Electricity was lost on one part of the property Tuesday, so there was no water there. Expecting electricity might go completely, Chuck started filling up all of the empty jugs and buckets with water. Electricity and water later went off in the other part of the property as well, but Chuck feels he stored up enough water. And volunteers have agreed to bring in fresh supplies. Chuck is doing a jam-up job keeping the animals comfortable and fed, in spite of the fact there is no electricity or water.

How are the animals who remain at the center?

Sampson, an African lion at the Fund for Animals Wildlife Center
© Fund for Animals/Mindlin
Sampson, an African lion, is a permanent
resident of the Wildlife Center.

The water is out, but volunteers are meeting the needs using containers and relays. All the animals have fresh food. The freezers did not go out—thank God—so all of the food for the animals is safe. Everyone is going to bed with a full belly except for Chuck, who is eating peanuts and pretzels.

Has Chuck said anything about how the animals are behaving?

I think there is a sense of normalcy for the animals with Chuck and the volunteers being there. Chuck says even the most nervous of the animals are eating just fine and not showing any signs of tension or stress. The volunteers are making sure water buckets are clean, helping Chuck feed the animals, and scooping the enclosures. They are doing everything they can to make the animals think things are status quo. Having the animals in their same enclosures has helped to keep them calm.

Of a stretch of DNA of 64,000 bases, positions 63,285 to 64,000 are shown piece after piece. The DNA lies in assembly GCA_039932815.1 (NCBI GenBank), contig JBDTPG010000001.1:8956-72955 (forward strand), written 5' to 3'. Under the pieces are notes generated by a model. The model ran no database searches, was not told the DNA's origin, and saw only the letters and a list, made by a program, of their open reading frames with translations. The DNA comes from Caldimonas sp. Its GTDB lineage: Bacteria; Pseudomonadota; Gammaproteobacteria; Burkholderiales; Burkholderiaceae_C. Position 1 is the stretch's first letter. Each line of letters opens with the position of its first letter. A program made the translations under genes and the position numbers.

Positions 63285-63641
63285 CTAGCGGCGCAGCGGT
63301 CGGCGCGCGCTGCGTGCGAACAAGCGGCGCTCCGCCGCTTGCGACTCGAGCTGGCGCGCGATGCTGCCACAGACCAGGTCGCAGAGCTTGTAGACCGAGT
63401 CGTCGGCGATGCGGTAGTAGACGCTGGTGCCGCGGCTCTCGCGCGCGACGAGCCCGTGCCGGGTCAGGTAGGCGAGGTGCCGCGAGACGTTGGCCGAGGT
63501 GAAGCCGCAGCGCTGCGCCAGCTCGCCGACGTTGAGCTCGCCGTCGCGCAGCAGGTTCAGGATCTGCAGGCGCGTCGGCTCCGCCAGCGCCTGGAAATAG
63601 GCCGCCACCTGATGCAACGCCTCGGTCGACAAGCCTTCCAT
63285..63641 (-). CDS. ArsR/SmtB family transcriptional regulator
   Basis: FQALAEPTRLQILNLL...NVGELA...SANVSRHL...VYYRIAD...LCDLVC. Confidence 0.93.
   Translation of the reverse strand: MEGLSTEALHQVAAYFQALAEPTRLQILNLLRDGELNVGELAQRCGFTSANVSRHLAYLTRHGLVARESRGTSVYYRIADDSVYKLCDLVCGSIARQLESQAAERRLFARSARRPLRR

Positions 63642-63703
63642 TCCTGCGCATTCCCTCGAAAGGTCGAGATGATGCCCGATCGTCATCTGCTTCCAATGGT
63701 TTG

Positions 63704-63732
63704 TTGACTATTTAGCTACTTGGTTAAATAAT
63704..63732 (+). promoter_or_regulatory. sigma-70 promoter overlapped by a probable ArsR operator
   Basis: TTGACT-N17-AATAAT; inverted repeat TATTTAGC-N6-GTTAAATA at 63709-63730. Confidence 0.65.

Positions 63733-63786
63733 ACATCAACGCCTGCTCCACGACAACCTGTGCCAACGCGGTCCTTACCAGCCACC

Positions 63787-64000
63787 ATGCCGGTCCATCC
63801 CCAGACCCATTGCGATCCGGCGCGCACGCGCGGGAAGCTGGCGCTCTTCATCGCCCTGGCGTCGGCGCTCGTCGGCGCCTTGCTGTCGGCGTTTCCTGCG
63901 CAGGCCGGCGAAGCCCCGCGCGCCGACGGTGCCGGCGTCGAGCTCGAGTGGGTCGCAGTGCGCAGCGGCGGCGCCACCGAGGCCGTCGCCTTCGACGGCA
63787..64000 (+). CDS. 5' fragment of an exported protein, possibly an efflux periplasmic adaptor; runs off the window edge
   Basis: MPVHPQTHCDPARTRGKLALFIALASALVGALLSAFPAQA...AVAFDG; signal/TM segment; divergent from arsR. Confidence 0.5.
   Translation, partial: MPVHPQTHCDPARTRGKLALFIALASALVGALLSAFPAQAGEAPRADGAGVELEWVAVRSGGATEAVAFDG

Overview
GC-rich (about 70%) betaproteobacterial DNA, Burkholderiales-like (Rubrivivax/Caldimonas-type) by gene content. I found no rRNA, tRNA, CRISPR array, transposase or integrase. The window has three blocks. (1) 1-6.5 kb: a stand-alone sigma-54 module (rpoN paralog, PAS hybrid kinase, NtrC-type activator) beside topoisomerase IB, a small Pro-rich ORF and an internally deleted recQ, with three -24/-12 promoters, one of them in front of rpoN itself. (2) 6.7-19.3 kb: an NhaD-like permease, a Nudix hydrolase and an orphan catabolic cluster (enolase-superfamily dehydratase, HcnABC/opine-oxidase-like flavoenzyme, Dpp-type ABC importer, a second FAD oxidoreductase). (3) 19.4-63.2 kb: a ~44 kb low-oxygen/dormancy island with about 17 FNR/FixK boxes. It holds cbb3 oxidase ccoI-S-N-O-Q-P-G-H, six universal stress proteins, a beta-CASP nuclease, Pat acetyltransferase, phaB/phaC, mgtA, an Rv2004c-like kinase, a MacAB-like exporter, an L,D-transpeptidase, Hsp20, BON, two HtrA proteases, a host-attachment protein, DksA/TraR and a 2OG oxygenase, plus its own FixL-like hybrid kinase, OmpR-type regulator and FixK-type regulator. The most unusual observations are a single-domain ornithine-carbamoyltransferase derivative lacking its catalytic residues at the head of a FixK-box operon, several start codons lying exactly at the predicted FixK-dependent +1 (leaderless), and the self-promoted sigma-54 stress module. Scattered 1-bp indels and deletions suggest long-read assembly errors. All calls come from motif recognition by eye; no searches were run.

Will this change any of your disaster preparedness plans for the future?

There are some things we know we would like to have. It would be so nice to know that we could have a permanent supply of water, so if the electricity went out we could still have water. And we could use some horse trailers for transport. But some of the animals—like the lion and hippo—can’t be transported.

Our area is kept very trimmed, with no excess overgrowth. The main thing we can do is keep the property free of brush and other things that would fuel a fire.   

Have you ever had to deal with a crisis like this?

There was a fire four years ago, but nothing that compared to this. In the 22 years Chuck and I have been here, this has been the most horrifying thing we’ve ever lived through. 

When do you expect to return?

Things seem to be getting a lot better. The winds have died down and those were the worst—like demon winds, spinning the fires. When we evacuated, there were wind gusts of up to 50 to 60 mph. I feel like tomorrow we’ll be back, I hope. We’re glued to the TV, listening for any sign that it’s okay to go back. 

What are your plans when you return?

I’m going to visit every animal on the property, just to see them and make sure they are okay. We’ll start cleaning up and ensuring the animals are comfortable, too. It will be a lot of clean up because of the wind and ash and soot. It’s going to be a pretty big job, but nothing that we can’t handle. 

Anything else you’d like to mention?

We’ve heard that hundreds of people have sent well wishes. We’re so grateful for all of the kind thoughts—it means an awful lot to us. We just want everyone to know that we’re okay and thank everyone for their concern. 

Wildlife/Marine Mammals